Is it sad that we are surprised when people are nice now? The waitress, the customer service rep on the phone, the driver who lets you in during traffic – when people are kind, it can feel like the exception rather than the rule.
Here was my husband’s observation recently: “It seems like the norm now is that people are rude.” Right when I was ready to chime in with “I know that’s right!”, he finished his thought: “It just makes it that much easier for us to stand out as salt & light.” Oh, yeah. That’s right too.
This past weekend, we went to the mall and there was a young employee who stood out. It was obvious by his use of accessories and make-up that he didn’t necessarily fit the usual mold. As I was shopping, a couple walked in who also took notice of this young man but chose to find some humor at his expense. Sadly, he knew it. He hung his head down and proceeded to do his work.
After they left, I walked over to him and expressed how rude those people were and that he didn’t need to worry about them. Then, I just simply put my hand on his shoulder and said, “You’re okay”.
As soon as I walked away, I started to doubt myself. It seemed like he may not be making the best choices – should I have said more?? I went into Christian panic mode feeling like I just failed the Great Commission.
As I thought more about it, I sensed God taking me back to stories in the New Testament with Jesus. His entire life was spent encountering people whose choices He didn’t agree with either. Sure, there were times He called them out but when given the opportunity to condemn, He offered acceptance OF THE PERSON instead.
Remember the story of Zacchaeus? This guy wasn’t just a tax collector, he was a CHIEF tax collector which means he probably swindled people the most out of their money. When Jesus came in town, Zacchaeus was determined to just catch a glimpse of him. It turns out that more than Zacchaeus seeing Jesus…Jesus saw him.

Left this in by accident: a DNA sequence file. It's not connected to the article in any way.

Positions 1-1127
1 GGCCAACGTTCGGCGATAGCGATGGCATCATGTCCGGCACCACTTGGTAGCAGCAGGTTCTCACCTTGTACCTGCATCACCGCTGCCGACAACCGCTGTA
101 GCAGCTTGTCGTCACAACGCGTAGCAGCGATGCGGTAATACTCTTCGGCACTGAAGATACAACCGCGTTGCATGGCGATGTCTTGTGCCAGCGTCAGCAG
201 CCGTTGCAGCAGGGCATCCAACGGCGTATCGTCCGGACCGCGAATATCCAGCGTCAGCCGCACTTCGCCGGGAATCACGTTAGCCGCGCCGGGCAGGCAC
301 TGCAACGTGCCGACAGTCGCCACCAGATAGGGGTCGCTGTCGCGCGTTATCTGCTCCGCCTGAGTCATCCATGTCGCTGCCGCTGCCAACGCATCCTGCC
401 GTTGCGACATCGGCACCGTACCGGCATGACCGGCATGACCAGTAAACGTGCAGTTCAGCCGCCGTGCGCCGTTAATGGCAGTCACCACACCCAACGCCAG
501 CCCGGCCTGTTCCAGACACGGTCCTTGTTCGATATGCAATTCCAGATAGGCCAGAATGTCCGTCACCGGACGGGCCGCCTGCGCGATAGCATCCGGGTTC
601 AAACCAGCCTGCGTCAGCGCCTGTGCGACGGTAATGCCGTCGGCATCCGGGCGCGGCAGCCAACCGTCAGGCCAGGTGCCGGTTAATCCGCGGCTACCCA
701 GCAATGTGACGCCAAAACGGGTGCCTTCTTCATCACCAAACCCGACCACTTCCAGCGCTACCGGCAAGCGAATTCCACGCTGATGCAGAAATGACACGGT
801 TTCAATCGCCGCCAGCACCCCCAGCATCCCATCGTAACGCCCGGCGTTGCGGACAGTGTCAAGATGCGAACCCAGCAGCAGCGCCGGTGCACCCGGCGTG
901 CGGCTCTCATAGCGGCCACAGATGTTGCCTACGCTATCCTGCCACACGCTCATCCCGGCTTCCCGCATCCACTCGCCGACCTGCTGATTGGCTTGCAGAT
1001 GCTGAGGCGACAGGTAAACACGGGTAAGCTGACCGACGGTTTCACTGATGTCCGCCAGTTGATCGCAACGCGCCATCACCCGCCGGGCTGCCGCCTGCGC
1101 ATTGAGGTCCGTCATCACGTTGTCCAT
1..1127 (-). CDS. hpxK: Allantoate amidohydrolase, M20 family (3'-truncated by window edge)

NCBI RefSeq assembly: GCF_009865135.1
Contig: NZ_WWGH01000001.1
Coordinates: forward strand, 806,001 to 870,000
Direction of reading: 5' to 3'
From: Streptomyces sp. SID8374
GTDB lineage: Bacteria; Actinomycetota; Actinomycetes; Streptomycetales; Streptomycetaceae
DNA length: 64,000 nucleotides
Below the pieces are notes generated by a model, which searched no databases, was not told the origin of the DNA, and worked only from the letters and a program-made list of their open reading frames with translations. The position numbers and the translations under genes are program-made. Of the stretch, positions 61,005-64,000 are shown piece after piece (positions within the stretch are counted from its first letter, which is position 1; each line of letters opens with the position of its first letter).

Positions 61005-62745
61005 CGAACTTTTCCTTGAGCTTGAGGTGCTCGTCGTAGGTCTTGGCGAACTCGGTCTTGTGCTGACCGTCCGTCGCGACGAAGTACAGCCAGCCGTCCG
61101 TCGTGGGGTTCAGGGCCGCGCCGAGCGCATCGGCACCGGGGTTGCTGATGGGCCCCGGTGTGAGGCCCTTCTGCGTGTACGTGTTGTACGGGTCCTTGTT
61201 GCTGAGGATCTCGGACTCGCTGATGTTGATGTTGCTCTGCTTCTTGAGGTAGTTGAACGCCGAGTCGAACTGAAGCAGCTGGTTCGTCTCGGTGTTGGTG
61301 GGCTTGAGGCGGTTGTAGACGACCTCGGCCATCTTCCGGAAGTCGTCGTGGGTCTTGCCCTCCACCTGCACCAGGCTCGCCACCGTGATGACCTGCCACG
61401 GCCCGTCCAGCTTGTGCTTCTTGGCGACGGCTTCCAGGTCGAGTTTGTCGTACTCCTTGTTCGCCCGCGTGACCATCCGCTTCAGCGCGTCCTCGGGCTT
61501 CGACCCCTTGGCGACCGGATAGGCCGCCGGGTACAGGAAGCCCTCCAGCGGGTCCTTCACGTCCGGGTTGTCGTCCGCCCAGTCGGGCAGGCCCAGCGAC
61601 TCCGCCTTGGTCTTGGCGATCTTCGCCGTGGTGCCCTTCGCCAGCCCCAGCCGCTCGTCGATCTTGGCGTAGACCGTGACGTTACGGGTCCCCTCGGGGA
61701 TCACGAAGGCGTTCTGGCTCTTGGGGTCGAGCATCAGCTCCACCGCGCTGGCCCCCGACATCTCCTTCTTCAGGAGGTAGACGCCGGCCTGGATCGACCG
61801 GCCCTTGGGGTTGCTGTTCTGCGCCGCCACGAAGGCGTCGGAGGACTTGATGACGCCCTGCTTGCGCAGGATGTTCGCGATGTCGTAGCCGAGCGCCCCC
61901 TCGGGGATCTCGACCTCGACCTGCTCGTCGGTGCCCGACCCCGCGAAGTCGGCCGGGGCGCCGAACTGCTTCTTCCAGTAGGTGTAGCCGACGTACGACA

By now, the crowd is probably excited and thinking, “Yes!! Finally! Jesus is going to set this guy straight. It’s about time”.
What happened next shocked everyone. Jesus instead says “Let’s have lunch!”. Now, we’ve already established that Zacchaeus wasn’t one of the nice guys who would have let you cut in during traffic. So, you would think the follow-up statement would be… “But before we hang-out, you need to do x-y-z”. In fact, Jesus didn’t say anything else. He invited Himself over and that was it.
Zacchaeus received Jesus “joyfully” and then without a lecture or even a good-talkin-to by Jesus, he said, “I will give half my wealth to the poor, Lord, and if I have cheated people on their taxes, I will give them back four times as much!” (Luke 19:8b)
It was the kindness of Jesus that led Zacchaeus to repentance. But this doesn’t just work with wee-little men. Isn’t this true of us too? Paul confirms it in Romans 2:4b, “…God’s kindness is intended to lead you to repentance.”
Not a list of our sins. Not an explanation of Biblical doctrines. His kindness does that for us. There is a time and place for correction but it is His kindness that leads me to change.
Maybe His kindness through us could do it for someone else too. Not a list of their sins. Not an explanation of Biblical doctrines. Just being salt & light and letting them know that they’ve been seen…and they are okay.